‘Amityville: The Awakening’ Loses Summer Release Date at the 11th Hour

The Weinstein Co. and Dimension Films were finally supposed to release the latest installment in the classic horror franchise later this month.
Amityville: The Awakening is losing its prime summer release date at the 11th hour.

The Weinstein Co./Dimension Films announced Wednesday that the horror movie will no longer hit theaters on June 30.

Dimension partnered with Blumhouse Productions on The Awakening, which stars Bella Thorne, Jennifer Jason Leigh, Cameron Monaghan, Thomas Mann and Kurtwood Smith.

The story follows a young girl who moves into a new home with her single mother and comatose young brother, who makes a miraculous recovery as other strange phenomena occur.

The umpteenth installment in the classic horror franchise, Amityville: The Awakening has been pushed back numerous times. The pic, directed by Franck Khalfoun, was first supposed to be released in January 2015. It was subsequently moved to April of this year before relocating to Jan. 6, and then to June.

No new release date has been announced.

Source: The Hollywood Reporter

Cameron Monaghan’s Long, Twisted Journey to Bring the Joker (Back) to Life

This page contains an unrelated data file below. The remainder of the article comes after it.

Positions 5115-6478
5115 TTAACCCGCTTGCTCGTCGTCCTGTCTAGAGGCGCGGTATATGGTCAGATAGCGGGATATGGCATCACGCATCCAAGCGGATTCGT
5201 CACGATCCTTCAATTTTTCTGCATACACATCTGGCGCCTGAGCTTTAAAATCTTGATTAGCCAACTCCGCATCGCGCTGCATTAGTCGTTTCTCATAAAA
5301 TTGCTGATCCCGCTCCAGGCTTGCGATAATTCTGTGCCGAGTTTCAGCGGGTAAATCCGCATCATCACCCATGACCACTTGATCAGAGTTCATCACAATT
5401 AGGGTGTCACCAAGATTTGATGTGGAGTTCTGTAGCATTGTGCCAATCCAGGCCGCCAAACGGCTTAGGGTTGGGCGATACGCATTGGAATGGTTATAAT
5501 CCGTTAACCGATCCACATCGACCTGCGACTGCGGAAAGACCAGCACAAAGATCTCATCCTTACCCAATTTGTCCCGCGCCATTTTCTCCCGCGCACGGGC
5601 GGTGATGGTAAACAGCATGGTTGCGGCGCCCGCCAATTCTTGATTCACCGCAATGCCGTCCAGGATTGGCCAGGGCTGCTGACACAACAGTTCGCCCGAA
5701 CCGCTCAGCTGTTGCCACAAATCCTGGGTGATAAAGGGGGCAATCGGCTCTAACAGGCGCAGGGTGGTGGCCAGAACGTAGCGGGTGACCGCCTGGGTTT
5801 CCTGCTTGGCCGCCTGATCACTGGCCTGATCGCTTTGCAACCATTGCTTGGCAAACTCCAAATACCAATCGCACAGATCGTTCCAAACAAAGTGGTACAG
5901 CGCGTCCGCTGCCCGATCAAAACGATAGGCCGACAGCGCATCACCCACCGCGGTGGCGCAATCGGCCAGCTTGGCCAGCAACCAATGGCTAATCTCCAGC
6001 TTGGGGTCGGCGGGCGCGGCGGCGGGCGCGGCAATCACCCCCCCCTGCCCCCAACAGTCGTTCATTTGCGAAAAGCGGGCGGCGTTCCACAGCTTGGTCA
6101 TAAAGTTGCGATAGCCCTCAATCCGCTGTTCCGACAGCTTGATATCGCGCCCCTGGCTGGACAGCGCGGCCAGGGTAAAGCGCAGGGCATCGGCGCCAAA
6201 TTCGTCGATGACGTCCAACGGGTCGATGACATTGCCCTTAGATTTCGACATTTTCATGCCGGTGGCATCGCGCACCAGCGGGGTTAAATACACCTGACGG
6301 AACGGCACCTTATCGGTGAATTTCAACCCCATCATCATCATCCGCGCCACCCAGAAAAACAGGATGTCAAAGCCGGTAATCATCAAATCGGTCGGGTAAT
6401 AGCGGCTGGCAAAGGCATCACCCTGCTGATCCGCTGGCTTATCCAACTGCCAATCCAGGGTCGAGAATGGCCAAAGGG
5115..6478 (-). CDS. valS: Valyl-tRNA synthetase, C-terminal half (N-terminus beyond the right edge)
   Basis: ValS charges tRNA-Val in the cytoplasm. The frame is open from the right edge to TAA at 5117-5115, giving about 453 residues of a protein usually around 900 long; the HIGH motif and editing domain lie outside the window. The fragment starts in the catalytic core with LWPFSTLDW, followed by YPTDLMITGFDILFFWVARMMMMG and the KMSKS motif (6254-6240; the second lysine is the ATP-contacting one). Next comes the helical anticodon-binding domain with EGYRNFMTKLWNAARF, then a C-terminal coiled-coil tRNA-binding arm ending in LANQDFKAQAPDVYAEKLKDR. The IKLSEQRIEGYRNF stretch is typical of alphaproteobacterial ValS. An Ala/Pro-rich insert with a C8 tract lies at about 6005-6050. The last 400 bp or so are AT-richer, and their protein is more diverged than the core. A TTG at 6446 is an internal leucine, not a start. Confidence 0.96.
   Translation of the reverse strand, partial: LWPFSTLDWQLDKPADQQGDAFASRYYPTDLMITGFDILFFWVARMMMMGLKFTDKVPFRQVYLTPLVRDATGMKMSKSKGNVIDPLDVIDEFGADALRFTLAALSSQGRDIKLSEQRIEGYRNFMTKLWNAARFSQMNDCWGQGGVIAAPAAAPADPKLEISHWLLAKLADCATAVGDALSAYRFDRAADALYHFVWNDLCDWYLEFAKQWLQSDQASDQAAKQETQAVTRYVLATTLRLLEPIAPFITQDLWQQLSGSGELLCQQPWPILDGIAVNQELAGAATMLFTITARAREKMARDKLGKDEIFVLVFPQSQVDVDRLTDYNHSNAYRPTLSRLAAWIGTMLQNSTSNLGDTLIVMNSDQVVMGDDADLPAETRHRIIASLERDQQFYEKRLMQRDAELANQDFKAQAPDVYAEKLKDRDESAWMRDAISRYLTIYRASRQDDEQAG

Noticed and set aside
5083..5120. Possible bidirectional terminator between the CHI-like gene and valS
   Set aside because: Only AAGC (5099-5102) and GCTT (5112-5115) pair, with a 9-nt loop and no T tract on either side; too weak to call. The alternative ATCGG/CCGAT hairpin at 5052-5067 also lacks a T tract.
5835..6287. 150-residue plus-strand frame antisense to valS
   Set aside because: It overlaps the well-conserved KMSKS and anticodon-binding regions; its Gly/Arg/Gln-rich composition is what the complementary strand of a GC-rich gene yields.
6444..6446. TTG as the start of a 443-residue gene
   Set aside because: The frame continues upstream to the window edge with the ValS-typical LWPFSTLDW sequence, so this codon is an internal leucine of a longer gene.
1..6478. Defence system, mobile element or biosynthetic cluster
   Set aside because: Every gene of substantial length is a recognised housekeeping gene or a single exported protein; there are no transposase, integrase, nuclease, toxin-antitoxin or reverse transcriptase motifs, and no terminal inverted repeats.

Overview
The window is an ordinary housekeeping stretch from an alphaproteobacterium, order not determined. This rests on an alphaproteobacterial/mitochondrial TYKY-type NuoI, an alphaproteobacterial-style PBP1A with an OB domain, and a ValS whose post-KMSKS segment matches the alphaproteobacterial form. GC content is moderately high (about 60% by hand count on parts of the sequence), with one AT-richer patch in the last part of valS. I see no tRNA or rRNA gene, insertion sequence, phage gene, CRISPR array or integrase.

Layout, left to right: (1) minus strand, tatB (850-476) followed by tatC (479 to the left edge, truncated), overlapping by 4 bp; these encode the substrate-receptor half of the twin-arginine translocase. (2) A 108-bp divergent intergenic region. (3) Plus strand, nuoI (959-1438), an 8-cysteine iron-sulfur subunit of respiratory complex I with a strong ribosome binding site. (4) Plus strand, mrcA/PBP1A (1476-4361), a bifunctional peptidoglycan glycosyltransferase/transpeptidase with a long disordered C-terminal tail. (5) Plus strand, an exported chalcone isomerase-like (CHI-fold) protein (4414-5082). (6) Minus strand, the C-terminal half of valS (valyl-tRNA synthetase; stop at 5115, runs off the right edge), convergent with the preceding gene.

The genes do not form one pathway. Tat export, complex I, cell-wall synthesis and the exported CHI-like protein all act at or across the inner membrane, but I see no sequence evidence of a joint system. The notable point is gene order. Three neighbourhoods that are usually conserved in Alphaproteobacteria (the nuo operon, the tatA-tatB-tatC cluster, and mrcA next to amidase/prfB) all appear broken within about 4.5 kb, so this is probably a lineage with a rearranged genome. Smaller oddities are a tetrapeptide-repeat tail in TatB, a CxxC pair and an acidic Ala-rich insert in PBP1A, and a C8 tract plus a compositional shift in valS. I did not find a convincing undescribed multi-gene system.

The ‘Gotham’ scene-stealer talks death, return and what makes charismatic showmen so dangerous.

From the moment Theo Galavan drove a knife through his neck in Gotham‘s second season, Jerome Valeska—resident proto-Joker of Fox’s Batman prequel—knew he would return. Or, rather, the actor behind the smile, Cameron Monaghan, was sure he’d be back in Gotham City one day. Gotham‘s producers, realizing they had a bona fide scene-stealer on their hands, were already putting pieces into place to bring back the once-and-future Clown Prince of Crime to clash with David Mazouz’s bite-sized Bruce Wayne.

This left Monaghan, who made his mark in Showtime’s Shameless, with a guaranteed job down the road…and a whole lot of time to spend inside the head of a violent, psychotic carnival clown. Now, thanks to a few devoted followers and some Dr. Frankestein-esque shenanigans, Jerome is coming back to Gotham, and Monaghan has used that year of prep time to showcase a character bigger, badder and better than ever. Well, “better,” relative to “dead.”

I hopped on the phone with the actor a few hours before his big Gotham return (well, his conscious return) to discuss stepping back into the clown-shoes of the man who would be Joker.

How early did you know you were coming back to Gotham, and what did the producers tell you, exactly?